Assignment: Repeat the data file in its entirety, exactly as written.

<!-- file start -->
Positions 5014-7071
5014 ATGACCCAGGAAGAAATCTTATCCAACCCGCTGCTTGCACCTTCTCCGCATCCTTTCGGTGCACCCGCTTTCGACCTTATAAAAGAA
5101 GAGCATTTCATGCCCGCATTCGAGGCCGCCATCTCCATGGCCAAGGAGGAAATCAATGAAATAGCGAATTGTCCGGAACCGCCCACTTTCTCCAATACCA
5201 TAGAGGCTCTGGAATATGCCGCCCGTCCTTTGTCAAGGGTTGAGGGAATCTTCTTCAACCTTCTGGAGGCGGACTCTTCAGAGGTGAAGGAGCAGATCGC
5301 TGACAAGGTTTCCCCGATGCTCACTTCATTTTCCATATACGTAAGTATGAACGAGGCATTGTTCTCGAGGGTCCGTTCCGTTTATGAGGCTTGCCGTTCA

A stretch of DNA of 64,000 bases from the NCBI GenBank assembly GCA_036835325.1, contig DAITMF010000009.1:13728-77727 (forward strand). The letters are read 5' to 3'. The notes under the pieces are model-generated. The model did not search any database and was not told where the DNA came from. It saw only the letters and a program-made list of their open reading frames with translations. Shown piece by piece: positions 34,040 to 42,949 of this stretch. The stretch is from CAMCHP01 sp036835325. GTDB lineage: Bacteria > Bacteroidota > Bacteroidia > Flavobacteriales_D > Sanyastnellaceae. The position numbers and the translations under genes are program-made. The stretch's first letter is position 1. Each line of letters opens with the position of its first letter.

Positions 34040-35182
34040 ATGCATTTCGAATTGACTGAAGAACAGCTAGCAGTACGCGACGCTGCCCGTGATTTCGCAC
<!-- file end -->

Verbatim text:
Positions 5014-7071
5014 ATGACCCAGGAAGAAATCTTATCCAACCCGCTGCTTGCACCTTCTCCGCATCCTTTCGGTGCACCCGCTTTCGACCTTATAAAAGAA
5101 GAGCATTTCATGCCCGCATTCGAGGCCGCCATCTCCATGGCCAAGGAGGAAATCAATGAAATAGCGAATTGTCCGGAACCGCCCACTTTCTCCAATACCA
5201 TAGAGGCTCTGGAATATGCCGCCCGTCCTTTGTCAAGGGTTGAGGGAATCTTCTTCAACCTTCTGGAGGCGGACTCTTCAGAGGTGAAGGAGCAGATCGC
5301 TGACAAGGTTTCCCCGATGCTCACTTCATTTTCCATATACGTAAGTATGAACGAGGCATTGTTCTCGAGGGTCCGTTCCGTTTATGAGGCTTGCCGTTCA

A stretch of DNA of 64,000 bases from the NCBI GenBank assembly GCA_036835325.1, contig DAITMF010000009.1:13728-77727 (forward strand). The letters are read 5' to 3'. The notes under the pieces are model-generated. The model did not search any database and was not told where the DNA came from. It saw only the letters and a program-made list of their open reading frames with translations. Shown piece by piece: positions 34,040 to 42,949 of this stretch. The stretch is from CAMCHP01 sp036835325. GTDB lineage: Bacteria > Bacteroidota > Bacteroidia > Flavobacteriales_D > Sanyastnellaceae. The position numbers and the translations under genes are program-made. The stretch's first letter is position 1. Each line of letters opens with the position of its first letter.

Positions 34040-35182
34040 ATGCATTTCGAATTGACTGAAGAACAGCTAGCAGTACGCGACGCTGCCCGTGATTTCGCAC